WORKING from home is a privilege for the wealthiest — with low-income employees having no option but to commute, official figures show.
The pandemic saw staff being told to stay at home, but it is now mostly those on larger salaries who still enjoy that luxury.
Working from home is a privilege for the wealthiest[/caption]
Three quarters of those earning less than £10,000 a year must travel to work, according to the Office for National Statistics.
For those earning between £30,000 and £40,000, the figure is 40 per cent.
But it is only 10 per cent for those on £50,000 and above.
It means low-income earners have higher transport costs just to do their jobs.
Many Brits are “hybrid” workers, meaning they are able to choose to go into work on two or three days a week.
But even that option is far less likely to be available to those on the lowest incomes.
Only five per cent of them could do a mix of work and home — but 90 per cent in the top wage bracket could do so.
Regarding occupations, the ONS said 89 per cent of staff who have so-called “elementary” jobs — including hospitality workers, window cleaners, shelf stackers and farmers — have no option but to turn up every day.
However, only 19 per cent of professional workers could never do their jobs at home.
Home working has been hailed as a way for employees to have a greater life balance.
But the ONS figures showed mums and dads have only slightly higher levels of hybrid working — at 31 per cent, compared to 26 per cent for childless people.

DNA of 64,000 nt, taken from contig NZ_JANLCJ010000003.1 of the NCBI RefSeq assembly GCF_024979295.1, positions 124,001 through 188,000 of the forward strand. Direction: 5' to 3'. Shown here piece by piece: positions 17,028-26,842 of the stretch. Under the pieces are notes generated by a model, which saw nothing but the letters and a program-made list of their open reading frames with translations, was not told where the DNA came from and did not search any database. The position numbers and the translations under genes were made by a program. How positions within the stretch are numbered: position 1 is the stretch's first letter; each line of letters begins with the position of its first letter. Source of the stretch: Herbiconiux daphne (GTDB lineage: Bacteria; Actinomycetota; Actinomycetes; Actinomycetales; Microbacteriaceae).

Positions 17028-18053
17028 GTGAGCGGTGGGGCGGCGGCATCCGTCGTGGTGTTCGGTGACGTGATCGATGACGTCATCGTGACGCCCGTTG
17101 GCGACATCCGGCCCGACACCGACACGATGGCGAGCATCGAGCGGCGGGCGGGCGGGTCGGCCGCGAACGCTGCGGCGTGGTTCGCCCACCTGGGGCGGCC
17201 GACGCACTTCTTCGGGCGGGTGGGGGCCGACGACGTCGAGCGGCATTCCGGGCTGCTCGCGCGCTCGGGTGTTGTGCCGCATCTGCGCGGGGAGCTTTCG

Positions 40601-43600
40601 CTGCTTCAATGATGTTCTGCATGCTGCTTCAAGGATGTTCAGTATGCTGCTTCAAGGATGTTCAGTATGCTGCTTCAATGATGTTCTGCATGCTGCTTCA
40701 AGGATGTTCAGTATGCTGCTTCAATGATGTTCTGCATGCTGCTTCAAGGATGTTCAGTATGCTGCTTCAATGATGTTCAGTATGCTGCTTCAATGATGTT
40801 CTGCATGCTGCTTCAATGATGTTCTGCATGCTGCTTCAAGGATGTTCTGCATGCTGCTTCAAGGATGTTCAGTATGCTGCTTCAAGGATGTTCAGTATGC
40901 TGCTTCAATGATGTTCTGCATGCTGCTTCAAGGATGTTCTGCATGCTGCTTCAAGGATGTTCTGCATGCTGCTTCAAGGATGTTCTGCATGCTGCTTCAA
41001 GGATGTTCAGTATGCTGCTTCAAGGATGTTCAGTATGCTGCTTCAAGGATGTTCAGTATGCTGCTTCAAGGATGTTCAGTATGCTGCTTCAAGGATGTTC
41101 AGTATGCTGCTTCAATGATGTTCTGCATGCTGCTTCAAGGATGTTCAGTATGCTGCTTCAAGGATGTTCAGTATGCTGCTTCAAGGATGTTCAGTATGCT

In London four in 10 employees do hybrid working — the highest ratio in the country.
It’s putty good, Sky
A poll of 2,000 Brits ranked the plasticine Morph the third fave kids’ character of all time, behind Sooty & Sweep and Basil Brush.
A giant Morph is revealed by London’s Tower Bridge to mark the launch of Sky Kids[/caption]
Peter Lord, co-creator of Morph and founder of Aard-Man Studios, said: “Morph was there when today’s parents were kids.”
EU economy lift
EUROPE is expected to “narrowly avoid” a recession this year as falling gas prices spell a brighter outlook for the Continent.
The eurozone economy is predicted to grow by 0.9 per cent, better than previous forecasts of 0.3 per cent, as its economy entered a “firmer footing than anticipated”.
Paolo Gentiloni, EU economic commissioner, said inflationary peak was now “behind it” and “risks of recession and gas shortages have faded”.
The figures come just days after official figures showed that the UK has so far dodged a recession.
VODAFONE had another wake-up call yesterday after Liberty Global, the US firm chaired by “cable cowboy” John Malone, declared it had a near five per cent stake.
Mike Fries, Liberty Global’s chief executive, said he believed Vodafone, which has lost almost a third of its value in the past year, was cheap.
He said the firm “fully expect . . . this investment will be replenished with the sale of non-core assets over time”.
Curtis in Barclays ban plea
The Love Actually director- turned-climate activist has launched a “Make My Money Matter” campaign to urge British banks to dump their fossil fuel funding.
He says that between 2016 and 2021 Barclays provided £50 billion of funding to the top 50 oil and gas companies for new oil and gas sites — despite global commitments on climate change.
The campaign wants high street banks to stop directly financing new fossil fuel expansion and end relationships with those who do not stop.
The figure is still some way behind the six million who passed through in January 2020 before Covid hit.
Outgoing boss John Holland-Kaye said the airport was “back to its best”.
And he added that services for the half-term holidays were “going very well”.